Slip-Sliding away: Real world challenges await us


  • Thom Haller

    Associate Editor For Information Architecture, Teacher, Speaker, Writer and User Advocate
    1. Teaches principles of performance-based information architecture and usability. Thom volunteers time supporting advocates of plain language
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Editor's Summary

For Thom Haller, an icy spinout in a new truck and frustration with a user manual raised the issue of perceptual affordance, design based on the perceived needs of a user. An object's design ideally serves its user, being visible and clearcut to avoid error, yet design snafus abound. The vehicle manual's verbal references to four-wheel drive were circuitous and uncertain, and the illustration was no more helpful. Both failed to provide a direct answer to the user's question about how to enable four-wheel drive or meet reasonable expectations for guidance. For information architects, usability is primary, delivered through sensible and logical placement of information and understandable terminology. Our job is to make the complex clear, and the need is everywhere.

In December, I was traveling on a one-lane road that borders a creek when I hit a patch of ice. As the rear wheels lost traction, the back of the vehicle began to skid toward the creek. I envisioned spinning out of control, gulped as I assessed the riverbank and cursed the manufacturer of my vehicle – my new (used) four-wheel drive truck.

You may wonder why a truck owner was spinning on ice. A 4x4 truck is designed to power all four wheels, which provides better control. But I couldn't find a way to switch into a different gear. So as I fought embarrassment, I silently cursed the truck manufacturer, asking, “Why is there no perceptual affordance?”

I first learned about affordances when I read Donald Norman's seminal text, The Design of Everyday Things. (I actually have an early edition entitled The Psychology of Everyday Things.)

In the book, Norman describes design based on the needs of the user, rather than focusing on preference and aesthetics. He describes the structure of tasks, how designers can make choices visible and how we can design for error by depending, in part, on what we can see or expect to see as we perform our tasks.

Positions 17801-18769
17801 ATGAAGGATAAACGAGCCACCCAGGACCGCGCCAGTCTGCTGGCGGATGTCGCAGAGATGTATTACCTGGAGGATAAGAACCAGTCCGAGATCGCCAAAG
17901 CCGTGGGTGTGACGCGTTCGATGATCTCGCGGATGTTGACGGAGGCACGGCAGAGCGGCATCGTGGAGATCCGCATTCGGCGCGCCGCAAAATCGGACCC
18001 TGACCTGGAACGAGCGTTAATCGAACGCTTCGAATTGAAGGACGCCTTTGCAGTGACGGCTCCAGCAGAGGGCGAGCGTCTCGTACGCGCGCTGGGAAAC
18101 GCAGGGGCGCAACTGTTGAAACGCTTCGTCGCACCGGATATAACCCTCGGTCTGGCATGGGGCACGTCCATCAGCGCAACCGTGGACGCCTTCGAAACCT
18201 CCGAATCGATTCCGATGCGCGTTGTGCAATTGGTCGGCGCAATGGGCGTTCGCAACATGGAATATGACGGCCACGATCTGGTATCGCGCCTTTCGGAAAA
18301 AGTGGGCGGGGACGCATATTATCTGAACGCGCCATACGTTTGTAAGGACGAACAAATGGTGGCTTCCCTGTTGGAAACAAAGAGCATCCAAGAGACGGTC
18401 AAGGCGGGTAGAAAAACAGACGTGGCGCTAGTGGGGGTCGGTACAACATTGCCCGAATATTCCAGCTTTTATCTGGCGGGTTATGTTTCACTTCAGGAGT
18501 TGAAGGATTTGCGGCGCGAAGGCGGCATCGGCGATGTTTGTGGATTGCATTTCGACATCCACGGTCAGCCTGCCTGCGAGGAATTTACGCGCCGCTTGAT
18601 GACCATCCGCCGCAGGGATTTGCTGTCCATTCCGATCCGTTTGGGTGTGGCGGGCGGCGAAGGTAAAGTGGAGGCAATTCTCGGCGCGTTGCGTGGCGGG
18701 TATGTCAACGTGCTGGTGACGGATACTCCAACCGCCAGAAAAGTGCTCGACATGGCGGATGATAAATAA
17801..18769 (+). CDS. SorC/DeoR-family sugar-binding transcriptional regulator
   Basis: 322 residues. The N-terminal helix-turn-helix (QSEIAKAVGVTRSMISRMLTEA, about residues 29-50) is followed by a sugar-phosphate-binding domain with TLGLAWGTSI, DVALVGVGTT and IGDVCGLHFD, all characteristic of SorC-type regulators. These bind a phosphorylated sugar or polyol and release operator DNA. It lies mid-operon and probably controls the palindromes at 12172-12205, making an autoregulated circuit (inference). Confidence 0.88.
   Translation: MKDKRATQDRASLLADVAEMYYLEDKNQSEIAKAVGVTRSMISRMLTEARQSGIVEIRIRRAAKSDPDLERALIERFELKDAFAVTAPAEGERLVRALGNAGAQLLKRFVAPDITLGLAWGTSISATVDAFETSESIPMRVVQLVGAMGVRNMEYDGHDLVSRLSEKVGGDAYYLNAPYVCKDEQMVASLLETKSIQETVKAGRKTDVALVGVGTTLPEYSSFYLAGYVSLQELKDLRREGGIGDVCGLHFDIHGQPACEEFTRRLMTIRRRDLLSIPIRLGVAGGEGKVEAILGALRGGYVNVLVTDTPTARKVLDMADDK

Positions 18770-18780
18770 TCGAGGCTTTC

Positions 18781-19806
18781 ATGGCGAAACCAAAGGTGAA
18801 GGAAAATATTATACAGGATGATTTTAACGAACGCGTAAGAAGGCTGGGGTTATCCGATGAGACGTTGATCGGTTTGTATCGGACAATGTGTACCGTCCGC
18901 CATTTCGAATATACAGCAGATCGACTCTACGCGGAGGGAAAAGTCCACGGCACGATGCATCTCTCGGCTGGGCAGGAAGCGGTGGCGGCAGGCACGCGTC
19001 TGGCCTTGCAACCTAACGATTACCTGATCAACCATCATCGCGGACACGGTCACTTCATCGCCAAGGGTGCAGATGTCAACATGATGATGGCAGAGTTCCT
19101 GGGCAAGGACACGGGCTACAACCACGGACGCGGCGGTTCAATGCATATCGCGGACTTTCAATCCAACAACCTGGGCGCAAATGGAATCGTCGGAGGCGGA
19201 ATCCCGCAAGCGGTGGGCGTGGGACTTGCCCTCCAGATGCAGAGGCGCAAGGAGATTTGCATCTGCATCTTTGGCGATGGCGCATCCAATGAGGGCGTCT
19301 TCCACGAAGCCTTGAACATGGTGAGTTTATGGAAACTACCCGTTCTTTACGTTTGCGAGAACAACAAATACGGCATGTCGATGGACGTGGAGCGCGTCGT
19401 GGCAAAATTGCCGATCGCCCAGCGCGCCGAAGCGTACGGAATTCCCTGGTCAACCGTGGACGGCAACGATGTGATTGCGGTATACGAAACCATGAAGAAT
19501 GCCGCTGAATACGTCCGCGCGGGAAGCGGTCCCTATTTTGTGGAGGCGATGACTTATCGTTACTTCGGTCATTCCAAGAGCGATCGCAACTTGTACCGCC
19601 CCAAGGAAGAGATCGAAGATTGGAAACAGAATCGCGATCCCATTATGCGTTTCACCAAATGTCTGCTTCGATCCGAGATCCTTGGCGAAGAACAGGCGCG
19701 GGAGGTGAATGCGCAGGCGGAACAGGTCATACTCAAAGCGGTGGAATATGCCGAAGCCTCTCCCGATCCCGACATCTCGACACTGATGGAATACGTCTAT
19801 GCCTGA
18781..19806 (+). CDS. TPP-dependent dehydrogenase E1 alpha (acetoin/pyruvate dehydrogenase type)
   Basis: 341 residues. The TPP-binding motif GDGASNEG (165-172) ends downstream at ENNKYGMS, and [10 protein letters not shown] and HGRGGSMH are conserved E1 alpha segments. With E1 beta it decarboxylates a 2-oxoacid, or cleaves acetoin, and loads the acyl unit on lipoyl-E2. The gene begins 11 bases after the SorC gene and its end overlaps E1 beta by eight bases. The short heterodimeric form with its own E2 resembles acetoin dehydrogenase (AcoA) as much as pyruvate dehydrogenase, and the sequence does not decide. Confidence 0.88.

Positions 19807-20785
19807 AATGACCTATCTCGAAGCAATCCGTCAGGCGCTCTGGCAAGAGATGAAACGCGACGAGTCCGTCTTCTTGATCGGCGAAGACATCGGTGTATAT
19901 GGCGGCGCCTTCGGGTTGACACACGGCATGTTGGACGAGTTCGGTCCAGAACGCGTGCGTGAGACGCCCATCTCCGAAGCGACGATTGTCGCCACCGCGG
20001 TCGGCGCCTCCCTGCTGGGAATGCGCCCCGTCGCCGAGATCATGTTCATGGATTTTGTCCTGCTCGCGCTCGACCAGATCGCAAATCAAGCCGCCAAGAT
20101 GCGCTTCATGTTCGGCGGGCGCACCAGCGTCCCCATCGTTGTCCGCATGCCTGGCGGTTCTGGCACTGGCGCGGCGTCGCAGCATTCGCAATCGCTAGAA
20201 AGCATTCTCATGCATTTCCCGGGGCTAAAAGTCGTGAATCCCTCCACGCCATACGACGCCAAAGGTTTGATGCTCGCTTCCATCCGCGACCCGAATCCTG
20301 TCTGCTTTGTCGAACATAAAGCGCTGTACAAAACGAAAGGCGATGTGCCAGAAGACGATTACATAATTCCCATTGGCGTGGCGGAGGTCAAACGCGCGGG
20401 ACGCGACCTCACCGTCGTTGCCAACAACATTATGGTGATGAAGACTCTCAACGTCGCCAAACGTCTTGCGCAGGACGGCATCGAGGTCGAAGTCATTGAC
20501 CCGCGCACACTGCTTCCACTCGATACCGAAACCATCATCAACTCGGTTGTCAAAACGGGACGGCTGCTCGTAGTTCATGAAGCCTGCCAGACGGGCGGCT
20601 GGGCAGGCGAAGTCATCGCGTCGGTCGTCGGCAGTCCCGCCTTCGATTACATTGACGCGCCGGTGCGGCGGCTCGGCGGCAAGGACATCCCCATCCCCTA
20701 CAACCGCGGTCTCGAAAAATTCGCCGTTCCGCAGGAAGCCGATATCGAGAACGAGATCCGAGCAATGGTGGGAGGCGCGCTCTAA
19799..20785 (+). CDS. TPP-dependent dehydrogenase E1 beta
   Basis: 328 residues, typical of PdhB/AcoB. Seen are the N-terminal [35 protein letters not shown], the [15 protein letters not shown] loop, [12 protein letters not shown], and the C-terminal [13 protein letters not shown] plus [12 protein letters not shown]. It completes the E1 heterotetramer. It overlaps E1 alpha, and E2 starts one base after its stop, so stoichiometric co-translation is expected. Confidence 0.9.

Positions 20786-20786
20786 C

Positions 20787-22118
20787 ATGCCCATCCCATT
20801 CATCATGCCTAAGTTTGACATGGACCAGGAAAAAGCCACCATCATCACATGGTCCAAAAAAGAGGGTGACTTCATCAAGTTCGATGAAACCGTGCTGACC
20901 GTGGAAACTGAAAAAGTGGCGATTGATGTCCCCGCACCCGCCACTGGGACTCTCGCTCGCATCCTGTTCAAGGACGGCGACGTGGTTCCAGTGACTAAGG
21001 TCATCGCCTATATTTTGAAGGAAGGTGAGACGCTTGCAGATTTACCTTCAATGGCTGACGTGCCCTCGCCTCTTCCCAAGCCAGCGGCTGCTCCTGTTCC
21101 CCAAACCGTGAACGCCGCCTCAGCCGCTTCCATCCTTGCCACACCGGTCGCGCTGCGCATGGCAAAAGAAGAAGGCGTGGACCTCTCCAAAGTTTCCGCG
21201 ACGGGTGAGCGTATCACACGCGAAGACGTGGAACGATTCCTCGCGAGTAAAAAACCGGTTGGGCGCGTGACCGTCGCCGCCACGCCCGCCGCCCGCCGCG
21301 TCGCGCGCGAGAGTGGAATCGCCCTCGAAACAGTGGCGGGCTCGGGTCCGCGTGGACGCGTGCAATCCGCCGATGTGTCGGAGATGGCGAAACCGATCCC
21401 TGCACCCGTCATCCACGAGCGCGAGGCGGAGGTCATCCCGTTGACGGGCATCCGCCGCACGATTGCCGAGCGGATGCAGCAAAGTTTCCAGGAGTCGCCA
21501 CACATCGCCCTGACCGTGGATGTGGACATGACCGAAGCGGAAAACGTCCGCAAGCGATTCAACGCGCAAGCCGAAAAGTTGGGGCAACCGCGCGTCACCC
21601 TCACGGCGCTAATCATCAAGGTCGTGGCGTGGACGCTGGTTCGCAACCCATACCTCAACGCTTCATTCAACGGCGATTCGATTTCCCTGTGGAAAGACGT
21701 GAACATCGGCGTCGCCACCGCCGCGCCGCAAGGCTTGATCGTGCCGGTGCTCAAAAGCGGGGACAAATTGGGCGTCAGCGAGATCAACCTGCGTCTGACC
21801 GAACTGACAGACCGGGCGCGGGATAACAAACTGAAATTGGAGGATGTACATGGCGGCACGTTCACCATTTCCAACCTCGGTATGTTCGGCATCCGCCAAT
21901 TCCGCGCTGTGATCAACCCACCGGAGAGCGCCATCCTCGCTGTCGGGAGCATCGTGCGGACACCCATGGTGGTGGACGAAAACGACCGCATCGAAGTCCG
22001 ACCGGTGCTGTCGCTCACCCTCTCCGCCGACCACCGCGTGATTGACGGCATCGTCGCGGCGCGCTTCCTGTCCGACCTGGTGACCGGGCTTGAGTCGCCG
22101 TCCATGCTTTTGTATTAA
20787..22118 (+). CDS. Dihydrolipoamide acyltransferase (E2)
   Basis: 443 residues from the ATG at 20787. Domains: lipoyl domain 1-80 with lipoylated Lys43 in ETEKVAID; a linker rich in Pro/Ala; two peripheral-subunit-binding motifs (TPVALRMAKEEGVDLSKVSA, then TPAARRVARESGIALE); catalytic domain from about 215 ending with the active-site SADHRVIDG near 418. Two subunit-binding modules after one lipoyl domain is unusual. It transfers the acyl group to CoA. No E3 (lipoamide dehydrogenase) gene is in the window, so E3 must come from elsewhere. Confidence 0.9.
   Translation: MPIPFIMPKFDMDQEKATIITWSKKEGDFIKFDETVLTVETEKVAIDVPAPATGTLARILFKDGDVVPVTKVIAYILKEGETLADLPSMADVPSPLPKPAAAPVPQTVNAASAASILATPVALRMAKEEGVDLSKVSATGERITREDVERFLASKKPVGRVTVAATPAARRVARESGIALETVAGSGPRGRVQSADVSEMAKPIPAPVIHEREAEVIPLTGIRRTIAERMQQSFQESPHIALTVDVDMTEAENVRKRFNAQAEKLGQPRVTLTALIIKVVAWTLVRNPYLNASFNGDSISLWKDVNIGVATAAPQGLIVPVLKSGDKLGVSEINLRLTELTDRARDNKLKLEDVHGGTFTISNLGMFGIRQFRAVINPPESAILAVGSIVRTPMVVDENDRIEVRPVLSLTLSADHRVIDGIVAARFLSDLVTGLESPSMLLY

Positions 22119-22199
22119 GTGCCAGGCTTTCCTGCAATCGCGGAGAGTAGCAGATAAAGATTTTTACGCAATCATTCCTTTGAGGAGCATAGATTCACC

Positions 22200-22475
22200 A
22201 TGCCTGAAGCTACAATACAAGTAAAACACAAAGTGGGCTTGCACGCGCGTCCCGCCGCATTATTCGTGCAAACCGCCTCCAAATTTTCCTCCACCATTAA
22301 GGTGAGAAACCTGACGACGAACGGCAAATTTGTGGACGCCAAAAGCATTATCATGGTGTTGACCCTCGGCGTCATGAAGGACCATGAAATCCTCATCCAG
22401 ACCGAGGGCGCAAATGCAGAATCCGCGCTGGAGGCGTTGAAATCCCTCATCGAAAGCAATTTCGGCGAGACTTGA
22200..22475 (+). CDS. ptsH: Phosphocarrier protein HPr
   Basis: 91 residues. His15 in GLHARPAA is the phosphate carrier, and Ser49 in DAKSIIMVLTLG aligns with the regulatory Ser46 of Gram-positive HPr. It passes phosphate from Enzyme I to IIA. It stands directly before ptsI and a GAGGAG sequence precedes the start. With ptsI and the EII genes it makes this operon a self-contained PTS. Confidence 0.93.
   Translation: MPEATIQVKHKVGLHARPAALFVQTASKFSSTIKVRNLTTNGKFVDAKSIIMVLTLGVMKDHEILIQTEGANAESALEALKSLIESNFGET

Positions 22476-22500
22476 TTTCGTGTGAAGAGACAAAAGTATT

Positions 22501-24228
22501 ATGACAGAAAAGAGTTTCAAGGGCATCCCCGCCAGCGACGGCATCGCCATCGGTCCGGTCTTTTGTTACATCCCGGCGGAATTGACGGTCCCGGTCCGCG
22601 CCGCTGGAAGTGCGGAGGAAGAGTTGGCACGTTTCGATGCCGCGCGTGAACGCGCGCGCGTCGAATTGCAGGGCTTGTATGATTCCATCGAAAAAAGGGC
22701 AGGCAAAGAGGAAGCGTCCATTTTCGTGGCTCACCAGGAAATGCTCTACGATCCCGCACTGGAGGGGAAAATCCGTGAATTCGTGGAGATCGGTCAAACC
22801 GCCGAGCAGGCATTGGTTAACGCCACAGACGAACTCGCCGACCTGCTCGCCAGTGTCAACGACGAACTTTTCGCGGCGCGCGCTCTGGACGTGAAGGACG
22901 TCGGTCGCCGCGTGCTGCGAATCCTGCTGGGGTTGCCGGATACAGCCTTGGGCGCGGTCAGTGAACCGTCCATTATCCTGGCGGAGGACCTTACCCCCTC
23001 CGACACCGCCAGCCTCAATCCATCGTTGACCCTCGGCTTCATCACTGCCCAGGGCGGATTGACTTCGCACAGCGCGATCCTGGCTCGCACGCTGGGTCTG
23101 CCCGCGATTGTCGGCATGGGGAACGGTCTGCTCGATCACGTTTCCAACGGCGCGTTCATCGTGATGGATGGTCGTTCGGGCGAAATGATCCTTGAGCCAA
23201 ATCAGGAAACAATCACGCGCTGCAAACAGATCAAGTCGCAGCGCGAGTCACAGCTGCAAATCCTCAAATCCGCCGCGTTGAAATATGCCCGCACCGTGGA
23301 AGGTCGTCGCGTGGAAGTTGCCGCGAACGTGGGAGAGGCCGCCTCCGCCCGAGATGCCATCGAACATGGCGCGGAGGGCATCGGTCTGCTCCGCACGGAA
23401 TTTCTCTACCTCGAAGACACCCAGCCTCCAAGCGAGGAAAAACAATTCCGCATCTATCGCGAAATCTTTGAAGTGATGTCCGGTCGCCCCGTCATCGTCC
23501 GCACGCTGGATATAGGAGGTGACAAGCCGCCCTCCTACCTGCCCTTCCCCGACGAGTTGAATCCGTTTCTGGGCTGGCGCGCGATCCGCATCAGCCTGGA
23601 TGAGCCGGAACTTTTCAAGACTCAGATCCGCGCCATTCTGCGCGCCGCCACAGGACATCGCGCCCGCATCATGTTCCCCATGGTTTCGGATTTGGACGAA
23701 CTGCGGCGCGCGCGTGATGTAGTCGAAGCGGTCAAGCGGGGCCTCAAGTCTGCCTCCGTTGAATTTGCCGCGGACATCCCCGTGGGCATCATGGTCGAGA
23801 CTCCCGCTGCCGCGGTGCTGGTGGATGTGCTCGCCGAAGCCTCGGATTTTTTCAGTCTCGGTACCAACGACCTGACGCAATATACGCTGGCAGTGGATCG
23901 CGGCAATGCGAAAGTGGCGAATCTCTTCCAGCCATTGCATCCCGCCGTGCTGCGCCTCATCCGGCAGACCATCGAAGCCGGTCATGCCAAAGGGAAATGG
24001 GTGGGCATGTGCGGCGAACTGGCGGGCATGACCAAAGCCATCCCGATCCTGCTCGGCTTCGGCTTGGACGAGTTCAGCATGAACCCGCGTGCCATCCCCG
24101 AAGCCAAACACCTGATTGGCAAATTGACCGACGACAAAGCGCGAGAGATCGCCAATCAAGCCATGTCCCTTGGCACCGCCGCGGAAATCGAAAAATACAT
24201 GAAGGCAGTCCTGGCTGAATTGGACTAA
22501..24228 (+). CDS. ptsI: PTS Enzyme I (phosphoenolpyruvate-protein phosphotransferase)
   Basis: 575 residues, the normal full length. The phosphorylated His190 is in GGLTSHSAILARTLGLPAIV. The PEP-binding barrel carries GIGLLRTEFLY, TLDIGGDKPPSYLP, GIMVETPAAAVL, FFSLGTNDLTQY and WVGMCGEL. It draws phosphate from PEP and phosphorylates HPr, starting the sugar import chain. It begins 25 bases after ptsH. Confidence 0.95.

I am often thwarted by a lack of perceptual affordances. I will routinely pull on doors that must be pushed. I'll plug in a USB device with about 50 percent accuracy. These design snafus bug me – but they are hardly as threatening as careening into a creek because you cannot find the controls.

I suspect I should have studied my vehicle guide to learn the location of the controls for my 4x4 options. But I expected the 4x4 gears to be an option close to other transmission choices.

Where were the controls? I had no idea. I turned to the manual for help, finding “Four-Wheel Drive Operation” in a section called “Starting and Operating.”


The NV233/243 is an electric shift transfer case and is operated by the 4WD Control Switch (Transfer Case Switch), which is located on the instrument panel.

“How” I wondered, “does this content help me understand how to operate my truck?” I felt thwarted. Would most readers be familiar with an electric shift transfer case? I wasn't – I don't know what it is, what it does, what it looks like or where to find it. I needed a picture of the instrument panel. The manual provided no cross-reference, so I turned to the table of contents, found a section called “instrument panel and controls” and looked for an image (Figure 1) on which I might find the control I had not found while driving.

Figure 1.

And I push what button?

Can you find the “hidden” control knob? If you look closely, you'll see it underneath the climate controls. The illustration identifies the part as a transfer case switch.

Notice the communication challenges I faced. If I had read the manual before operating the vehicle, I would have found an illustration that pointed out “transfer control switch” but provided no other information. The manual did not link the content on “what something is” to content on “how to use it.” And to use my four-wheel drive, I first had to find a switch that, because of its location on the dashboard, did not fit my expectations nor was it easy to see from the driver's seat.

As humans, we encounter information and try to gain knowledge across channels. To drive my vehicle, I relied on my own expectations of where I might find certain controls. When that failed me, I turned to printed content. I shifted from relying on the architecture in the physical world to the architecture in the printed world. My task remained the same: Use 4x4 feature on truck.

My experience affects my perception of the truck manufacturer as well. Although I stayed on the road, the incident made me feel embarrassed and grumpy. Pouring through a manual that barely answered my questions further hampered my customer experience.

How can we keep customer experiences from slip-sliding away?

As information architects, we work in a profession where we strive to improve the customer experience by making the complex clear. Through our work we can influence product development and ask questions such as, “Does the placement of this control make sense?” We can influence content, asking questions such as, “Am I using terminology my readers understand?”

Our work as information architects and user experience professionals puts us at the forefront for helping people understand and act. If we hope to make the complex clear, we've got a lot of work to do.